Malaysia’s most notorious financier, human pan de yema Jho Low, is back in the headlines after investigative reporters at the Greek-language Politis newspaper in Cyprus revealed that the fugitive was granted a passport by the island nation four years ago.
Malaysian authorities had previously revealed that they had canceled Low’s passport, and that he was no longer traveling on his other travel papers procured from the tiny Caribbean island nation of St. Kitts and Nevis.
According to Politis, Low arrived on Cyprus in September 2015, and two days later was given a passport via an investment scheme that saw him deposit a minimum of 5 million euros into an island bank account and purchase property via a proxy near the town of Ayia Napa, the spiritual holiday home of UK garage music and its attendant pheromone-soaked, drunken-teenager-approved Pure Silk parties.
At the time, Low had yet to have an Interpol red notice issued in his name. However, many red flags were raised during an audit by a due diligence team from Thomson Reuters following his passport application, which was reportedly filed by procurement firm Henley & Partners, according to Politis.
Among them? High-risk flags were raised over his alleged involvement in money laundering and fraud, as well as his political connections and “other risk factors.” In spite of this, Low’s citizenship application was approved.
Despite being named in connection with Low in numerous media reports, Henley & Partners denied in a statement having taken him on as a citizenship client in 2015, and maintains it did not have a hand in securing Low’s Cypriot passport.
If Henley & Partners is ringing bells, you may be recalling their endless rankings that pit passports against each other to see which country gets the most strings-free travel around the globe. They’re also the guys who can help those capable of paying nose-bleed fees obtain so-called “golden passports.”
Beloved by the rich, powerful, and Malaysia’s most-wanted, who previously used their services to procure his St. Kitts passport, the firm was exposed by a UK Parliamentary inquiry as having connections to disgraced campaigning firm Cambridge Analytica’s parent company, SCL.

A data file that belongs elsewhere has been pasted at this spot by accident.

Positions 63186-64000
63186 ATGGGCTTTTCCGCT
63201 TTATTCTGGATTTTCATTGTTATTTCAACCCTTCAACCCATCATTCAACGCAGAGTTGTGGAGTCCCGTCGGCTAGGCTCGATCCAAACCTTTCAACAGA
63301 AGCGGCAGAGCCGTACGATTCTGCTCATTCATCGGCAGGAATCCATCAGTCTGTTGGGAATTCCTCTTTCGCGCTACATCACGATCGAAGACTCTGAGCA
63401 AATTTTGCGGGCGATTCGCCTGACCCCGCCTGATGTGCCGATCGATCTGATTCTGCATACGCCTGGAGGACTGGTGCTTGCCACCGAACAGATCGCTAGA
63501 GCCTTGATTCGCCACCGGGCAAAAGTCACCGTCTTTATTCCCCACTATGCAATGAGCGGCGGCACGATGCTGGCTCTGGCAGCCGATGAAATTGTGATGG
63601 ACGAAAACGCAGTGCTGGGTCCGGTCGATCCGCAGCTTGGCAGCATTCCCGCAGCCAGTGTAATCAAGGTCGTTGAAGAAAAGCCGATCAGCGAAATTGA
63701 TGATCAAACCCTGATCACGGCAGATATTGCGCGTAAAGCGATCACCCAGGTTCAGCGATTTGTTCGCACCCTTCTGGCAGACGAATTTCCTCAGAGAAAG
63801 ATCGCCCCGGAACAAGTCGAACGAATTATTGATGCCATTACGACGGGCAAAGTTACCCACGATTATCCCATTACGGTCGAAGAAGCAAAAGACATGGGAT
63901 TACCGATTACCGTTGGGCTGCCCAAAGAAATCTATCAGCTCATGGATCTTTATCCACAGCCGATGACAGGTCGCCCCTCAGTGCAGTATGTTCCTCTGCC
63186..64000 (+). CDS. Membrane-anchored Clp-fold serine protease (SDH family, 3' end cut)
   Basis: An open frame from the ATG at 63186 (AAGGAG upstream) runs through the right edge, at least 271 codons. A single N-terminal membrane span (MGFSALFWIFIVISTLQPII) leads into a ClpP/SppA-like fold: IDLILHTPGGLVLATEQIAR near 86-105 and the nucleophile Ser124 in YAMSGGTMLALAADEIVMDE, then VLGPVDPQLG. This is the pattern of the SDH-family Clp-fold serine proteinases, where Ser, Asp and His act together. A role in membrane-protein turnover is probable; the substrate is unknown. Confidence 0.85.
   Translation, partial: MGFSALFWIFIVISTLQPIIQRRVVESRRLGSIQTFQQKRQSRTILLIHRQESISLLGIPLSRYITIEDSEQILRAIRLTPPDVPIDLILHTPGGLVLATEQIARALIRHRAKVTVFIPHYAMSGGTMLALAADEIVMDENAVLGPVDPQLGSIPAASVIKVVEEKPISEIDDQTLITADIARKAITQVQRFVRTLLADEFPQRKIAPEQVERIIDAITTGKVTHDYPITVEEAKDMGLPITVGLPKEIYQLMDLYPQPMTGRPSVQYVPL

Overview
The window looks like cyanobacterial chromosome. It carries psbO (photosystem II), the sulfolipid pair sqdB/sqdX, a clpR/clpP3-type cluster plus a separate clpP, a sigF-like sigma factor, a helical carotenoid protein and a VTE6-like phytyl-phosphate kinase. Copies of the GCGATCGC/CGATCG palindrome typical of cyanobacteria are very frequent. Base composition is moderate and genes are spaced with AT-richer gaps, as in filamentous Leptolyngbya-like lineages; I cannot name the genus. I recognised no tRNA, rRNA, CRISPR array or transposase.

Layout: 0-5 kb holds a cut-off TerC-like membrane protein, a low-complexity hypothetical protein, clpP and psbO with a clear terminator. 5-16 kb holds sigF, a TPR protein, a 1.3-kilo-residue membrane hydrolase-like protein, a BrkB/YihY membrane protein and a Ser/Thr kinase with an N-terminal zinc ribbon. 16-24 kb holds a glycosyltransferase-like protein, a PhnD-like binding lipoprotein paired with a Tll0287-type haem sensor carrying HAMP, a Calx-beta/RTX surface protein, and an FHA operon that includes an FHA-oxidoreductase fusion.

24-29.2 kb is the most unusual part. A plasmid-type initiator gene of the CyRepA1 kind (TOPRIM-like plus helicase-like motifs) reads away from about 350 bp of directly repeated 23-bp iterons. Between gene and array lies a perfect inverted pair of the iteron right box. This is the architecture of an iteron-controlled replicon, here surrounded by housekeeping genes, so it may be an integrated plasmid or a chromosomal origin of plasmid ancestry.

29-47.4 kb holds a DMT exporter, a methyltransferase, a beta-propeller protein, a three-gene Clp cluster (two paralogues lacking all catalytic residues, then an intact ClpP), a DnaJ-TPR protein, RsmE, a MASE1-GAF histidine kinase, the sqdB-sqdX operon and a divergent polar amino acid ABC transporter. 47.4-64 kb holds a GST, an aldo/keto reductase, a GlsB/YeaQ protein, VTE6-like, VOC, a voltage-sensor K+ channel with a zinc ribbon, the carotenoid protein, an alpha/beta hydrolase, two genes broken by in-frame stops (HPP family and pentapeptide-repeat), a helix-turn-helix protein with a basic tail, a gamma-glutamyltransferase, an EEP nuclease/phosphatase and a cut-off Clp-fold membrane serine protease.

An Interim Report alleged that SCL election campaigning assistance was often mobilized behind the scenes at the behest of Henley & Partners, who were keen to keep governments in power who had favorable citizenship-by-investment schemes, and who would give the firm exclusive passport procurement rights. They have denied these allegations.
Henley & Partners also found themselves central figures in more unsavory stories after a Maltese journalist was murdered following years of investigating alleged corruption in the island’s passport-by-investment scheme, in which the firm is intimately involved. Henley has also denied any links to the case.
More recently, Cyprus’s controversial scheme has found itself in hot water again after it was discovered that eight Cambodian officials with ties to the country’s authoritarian regime had similarly exploited the program.
Low, meanwhile, is currently wanted by the Malaysian government for his role the 1MDB sovereign wealth fund, the country’s biggest financial scandal ever, in which he is accused of having benefited to the tune of billions.
He recently cut a deal with US authorities, forfeiting nearly a billion dollars of assets in the country.
“A staggering amount of money embezzled from 1MDB at the expense of the people of Malaysia was laundered through the purchase of big-ticket assets in the US and other nations,” said United States Attorney Nick Hanna.
“Thanks to this settlement, one of the men allegedly at the center of this massive scheme will lose all access to hundreds of millions of dollars.”
Low still faces criminal charges in the matter.
However, Low’s legal team has clarified that this settlement “does not constitute an admission of guilt, liability or any form of wrongdoing by me or the asset owners.”
In other news, it’s Low’s birthday today! Happy Birthday, Jho! As always, we’re here and ready to throw you a welcome-home party, whenever you’re ready to come back. We can’t promise Paris Hilton, but we can definitely guarantee a look-alike.
Editor’s Note: This article has been updated to include a statement from Henley & Partners denying playing a part in Low’s Cypriot citizenship application.
Correction: A previous version of this story misspelled the name of the firm responsible for an audit of Low’s citizenship application to Cyprus. It was conducted by Thomson Reuters. Coconuts KL apologizes for any confusion caused.
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